We are in an era of “Bread and Circuses.” The system is starting to consume itself and we are told not to worry. We have cable television, cell phones that are used for mindless games rather than talking. Social media that helps pit one side against another.  In America, our political system is split into only two sides an “us versus them” scenario. Realistically the parties are not that far apart on the political spectrum. It is not socialism versus fascism.  The rich still benefit no matter who is in control.   The system encourages people to vote against their own interests with sound bites and catch phrases rather than thoughtful discussion.  The idea of capitalism trumps the idea of democracy.

The fear that capitalism will fall to socialism is not one that is based in reality. Capitalism will destroy itself and it will not be a workers revolt that will rise but rather barbarism. Much like a building crumbling to the ground and new better building will not arise unless there is the organization, skilled labor, and a popular willingness to build a new, better building.  That is what is missing and the system, in order to protect itself, the system works to undermine that organization.  Society is not going to fall into socialism when capitalism fails. Mankind will enter a Hobbesian state of nature.  Jappe explains to the reader that the writing is on the wall and it is up to us to first notice and then react.

1 Comment

Filed under Book Review

Book Review — The Reminiscences of a Marine

“The key to combat effectiveness is unity — an esprit that characterizes itself in complete, irrevocable, mutual trust. Now my infantry trusts my artillery and engineers, and my artillery and engineers know this so they will go through hell itself before they let down the infantry. My infantry believe that with such support they are invincible-and they are.”
John A Lejeune

36045556

The Reminiscences of a Marine by Major General John A. Lejeune is an autobiography of a United States Marine and 13th Commandant. The Marine Corps’ history has been filled with boisterous leaders and heroes. In his address as Commandant of the Marine Corps (1921), he notes that Marines have been fighting for America (or American interests*) 90 of America’s 146 years. Much is forgotten about America involvement overseas in times of peace. Little is remembered of interventions in Chile, creating Panama, China, and Latin America in general.

Lejeune lived in interesting times. He secured a position in Annapolis and received a naval commission. He then spent two years on naval ships after graduating where he was introduced to Marines serving on naval ships. He was impressed with their work and esprit de corps. A senior naval officer who put the young Lejeune in charge of a squad of Marines with the advice and recommendation of not micromanaging them. He was told to give his orders to the sergeant and step back. Noncommissioned officers in the Marines supervise the troops. Lejeune was again impressed. When his time came to chose his path in the navy, he chose Marines rather than the engineers. He actually had to fight the system that wanted him to become an engineer.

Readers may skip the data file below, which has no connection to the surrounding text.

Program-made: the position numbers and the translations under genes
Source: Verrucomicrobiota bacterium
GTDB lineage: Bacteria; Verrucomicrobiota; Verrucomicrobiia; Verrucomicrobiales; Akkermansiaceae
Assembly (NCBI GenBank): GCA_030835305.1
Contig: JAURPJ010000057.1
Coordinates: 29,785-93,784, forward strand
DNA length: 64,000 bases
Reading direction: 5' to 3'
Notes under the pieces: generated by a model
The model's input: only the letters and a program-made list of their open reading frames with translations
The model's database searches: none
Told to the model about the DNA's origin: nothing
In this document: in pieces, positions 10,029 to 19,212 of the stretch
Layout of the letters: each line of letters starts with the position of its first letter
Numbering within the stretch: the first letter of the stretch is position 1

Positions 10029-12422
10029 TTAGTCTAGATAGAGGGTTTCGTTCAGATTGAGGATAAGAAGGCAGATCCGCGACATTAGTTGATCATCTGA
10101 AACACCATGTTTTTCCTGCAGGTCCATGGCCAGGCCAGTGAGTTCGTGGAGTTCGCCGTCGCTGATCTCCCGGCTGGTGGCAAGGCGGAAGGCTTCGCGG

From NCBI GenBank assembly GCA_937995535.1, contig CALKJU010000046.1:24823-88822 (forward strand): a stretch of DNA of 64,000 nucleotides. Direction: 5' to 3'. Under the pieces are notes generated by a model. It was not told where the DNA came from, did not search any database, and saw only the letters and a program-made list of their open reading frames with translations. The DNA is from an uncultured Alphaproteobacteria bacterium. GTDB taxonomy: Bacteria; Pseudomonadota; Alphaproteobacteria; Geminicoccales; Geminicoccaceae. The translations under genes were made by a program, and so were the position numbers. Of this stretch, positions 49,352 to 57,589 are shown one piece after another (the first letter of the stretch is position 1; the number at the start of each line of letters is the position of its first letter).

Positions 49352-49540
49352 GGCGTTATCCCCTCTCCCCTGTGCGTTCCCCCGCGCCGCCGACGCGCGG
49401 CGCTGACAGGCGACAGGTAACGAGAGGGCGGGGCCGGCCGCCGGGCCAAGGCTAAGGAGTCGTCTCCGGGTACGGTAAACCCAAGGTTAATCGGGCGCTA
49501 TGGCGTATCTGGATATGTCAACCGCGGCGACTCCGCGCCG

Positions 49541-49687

Lejeune served on the USS Cincinnati during the Spanish-American War and later on the USS Massachusetts. Where there was trouble he seemed to find his way there.  In his writing is easy to read and although he writes of accomplishments there is an absence of the usual Marine bravado instead there is a deeper professionalism.  During World War I, he was recognized by the French government as a strategist and leader, earning the Legion of Honor, and the Croix de Guerre.

To most Marines, Lejeune is remembered for establishing the tradition of the Marine Corps Birthday recognizing all Marines past and present and home to the 2nd Marine Division, Camp Lejeune.   Lejeune was instrumental in transitioning the Marines from naval infantry into a professional fighting force, although still under the navy.  He founded the Marine Corps Institute and Marine Corps schools.  Lejeune was a quiet professional who served two terms as Commandant of the Marine Corps.  He retired on on the 154th Marine Corps Birthday (1929) and accepted a position as superintendent of Virginia Military Institute.  He retired in 1937 and died in 1942.  In his autobiography, he covers over forty years as a Marine and service to the United States. Even in the title of his autobiography is titled “Marine” instead of his own name.  Well written and an informative history of a man whose life was service.

 

*my interjection

Leave a comment

Filed under Book Review

Poetry Review — Best American Poetry 2017

32920232

Best American Poetry 2017 series edited by David Lehman and guest edited by Natasha Trethewey is the 30th edition of this collection. Lehman is a poet and the series editor for The Best American Poetry series. He teaches at The New School in New York City. Trethewey is an American poet who was appointed United States Poet Laureate in 2012 and again in 2014. She won the 2007 Pulitzer Prize for Poetry for her 2006 collection Native Guard, and she is a former Poet Laureate of Mississippi. She is also the Robert W. Woodruff Professor of English and Creative Writing at Emory University, where she also directs the Creative Writing Program.